• Plaintiff was rear-ended by the defendant causing significant property damage to both vehicles. Plaintiff had neurologic complaints following the collision, but all imaging studies failed to demonstrate a spinal cord injury. Several months later, plaintiff's neurological symptoms substantially progressed leading to several surgeries. Although defense acknowledged that some of plaintiff's injuries were caused bythe collision, the case was primarily defended on the basis of exaggeration. Cased settled for $1,250,000., 2020
  • Defendant was a commercial driver operating a commercial vehicle on a 70 mph state route in rural Northeast Ohio. His ford F 550 trailered a load of drywall weighing 7,700 lbs. The state route had 2 northbound lanes and 2 southbound lanes, separated by a grassy median strip. It was winter and although the roadway was clear, the median was snowy, damp, and muddy. The defendant lost control of his truck and ended up stuck in the mud. He called his boss for guidance and was told to wait for a towing service that he would call. He called back to tell the driver that the tower would be about 60-90 minutes. The driver then flagged down a good Samaritan in a pick-up truck and asked if he had strap to pull him out. The driver called his boss who, without asking about the training or qualifications of the good Samaritan, gave his consent to proceed. The rear of the disabled truck was strapped to the front of the good Samaritan’s truck. The good Samaritan then slowly traveled in reverse partially on the berm and partially on the roadway closest to the median in a southbound direction while in the northbound lanes. Contrary to the discussed plan, the driver placed the disabled truck from neutral to reverse and began to gun the engine and spin the rear wheels. When the wheels contacted the asphalt berm, his truck catapulted across the first lane into the second lane directly into our client’s northbound vehicle. Our client was pronounced dead at the scene. He left surviving a wife and minor son. The defense centered around our client’s comparative negligence based on his speed, his failure to slow and alcohol in his system. Case settled for $3,050,000. , 2021
  • Our 20 year old client was riding his motorcycle southbound on a rural state route in Northeast Ohio. A semi tractor trailer was travelling northbound at a slow rate of speed and made a continuous left turn into a gas station. Our client applied his front and rear brakes and skidded into the passenger rear corner of the trailer sustaining multiple factures and vascular injuries to his right hip and leg. Multiple surgeries to salvage the limb culminated in a “through knee” amputation. We assemble a team of experts to address the issues of fault and damages. An accident reconstructionist examined the motorcycle, the truck, the physical evidence at the scene and observations of witnesses to opine that there was a very long site line with nothing to obstruct the truck driver’s view of the oncoming motorcycle. The orthopedic experts opined that the resulting fractures to our client’s pelvic ring, acetabulum and femoral head would result in traumatic arthritis in his hip join requiring hip replacement and multiple hip revisions during his lifetime. A life care plan projected his lifetime future medical needs. Functional capacity evaluations limited his occupational pursuits to sedentary work and a vocational rehabilitation expert quantified his reduced earning capacity. The defense of the case centered around the likely speed of the motorcycle, thus eliminating his preferential right of way; a prosthetist who opined that advanced technologies would enable him to work and enjoy recreation at the same levels as before the injury; and a vocational rehabilitation expert who opined that there would be no impaired earning capacity. The case settled for the insurance policy limits with the trucking company contributing $250,000 of it’s own funds. Case settled for $5,200,000. , 2021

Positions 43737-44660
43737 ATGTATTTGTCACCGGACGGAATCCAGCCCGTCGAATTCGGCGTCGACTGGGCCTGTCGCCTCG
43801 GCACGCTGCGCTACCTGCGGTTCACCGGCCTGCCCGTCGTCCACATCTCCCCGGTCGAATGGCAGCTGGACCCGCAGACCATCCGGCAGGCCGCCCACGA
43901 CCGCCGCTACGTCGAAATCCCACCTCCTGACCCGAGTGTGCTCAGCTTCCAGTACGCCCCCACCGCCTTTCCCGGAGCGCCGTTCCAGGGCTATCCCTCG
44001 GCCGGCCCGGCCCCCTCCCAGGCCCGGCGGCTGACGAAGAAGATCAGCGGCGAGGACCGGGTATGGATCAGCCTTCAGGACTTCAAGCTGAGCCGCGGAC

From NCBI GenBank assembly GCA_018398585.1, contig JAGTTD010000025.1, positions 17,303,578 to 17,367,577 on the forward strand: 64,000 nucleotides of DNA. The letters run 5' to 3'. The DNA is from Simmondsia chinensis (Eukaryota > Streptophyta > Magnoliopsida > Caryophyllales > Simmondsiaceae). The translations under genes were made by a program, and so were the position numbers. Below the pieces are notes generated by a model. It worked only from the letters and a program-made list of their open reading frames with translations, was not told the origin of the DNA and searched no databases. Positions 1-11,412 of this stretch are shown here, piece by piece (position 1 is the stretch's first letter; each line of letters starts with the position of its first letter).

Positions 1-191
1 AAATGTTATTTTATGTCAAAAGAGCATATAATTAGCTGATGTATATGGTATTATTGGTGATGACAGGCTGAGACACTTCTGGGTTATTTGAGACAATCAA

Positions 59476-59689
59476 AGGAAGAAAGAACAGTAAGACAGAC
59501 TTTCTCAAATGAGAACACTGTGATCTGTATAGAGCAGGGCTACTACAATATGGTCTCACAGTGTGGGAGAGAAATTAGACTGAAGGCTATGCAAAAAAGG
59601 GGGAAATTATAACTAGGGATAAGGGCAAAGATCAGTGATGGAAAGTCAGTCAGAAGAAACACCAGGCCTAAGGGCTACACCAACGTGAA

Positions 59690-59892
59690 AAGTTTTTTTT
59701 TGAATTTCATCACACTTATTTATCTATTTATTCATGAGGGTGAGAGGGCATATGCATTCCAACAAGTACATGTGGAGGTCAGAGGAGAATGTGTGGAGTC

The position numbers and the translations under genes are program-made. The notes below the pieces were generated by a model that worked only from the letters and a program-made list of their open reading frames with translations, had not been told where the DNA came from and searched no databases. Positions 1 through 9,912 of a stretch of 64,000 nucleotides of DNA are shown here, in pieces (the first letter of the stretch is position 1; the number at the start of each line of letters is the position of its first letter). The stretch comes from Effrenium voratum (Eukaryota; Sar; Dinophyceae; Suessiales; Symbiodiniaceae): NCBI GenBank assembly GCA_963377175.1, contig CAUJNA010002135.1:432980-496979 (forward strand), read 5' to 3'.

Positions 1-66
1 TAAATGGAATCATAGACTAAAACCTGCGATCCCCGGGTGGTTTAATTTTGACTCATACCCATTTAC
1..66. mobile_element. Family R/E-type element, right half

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Office Location for Dana M. Paris

600 Superior Avenue East
Suite 1200
Cleveland, OH 44114

Phone: 216-586-5912

Last Updated: 7/19/2022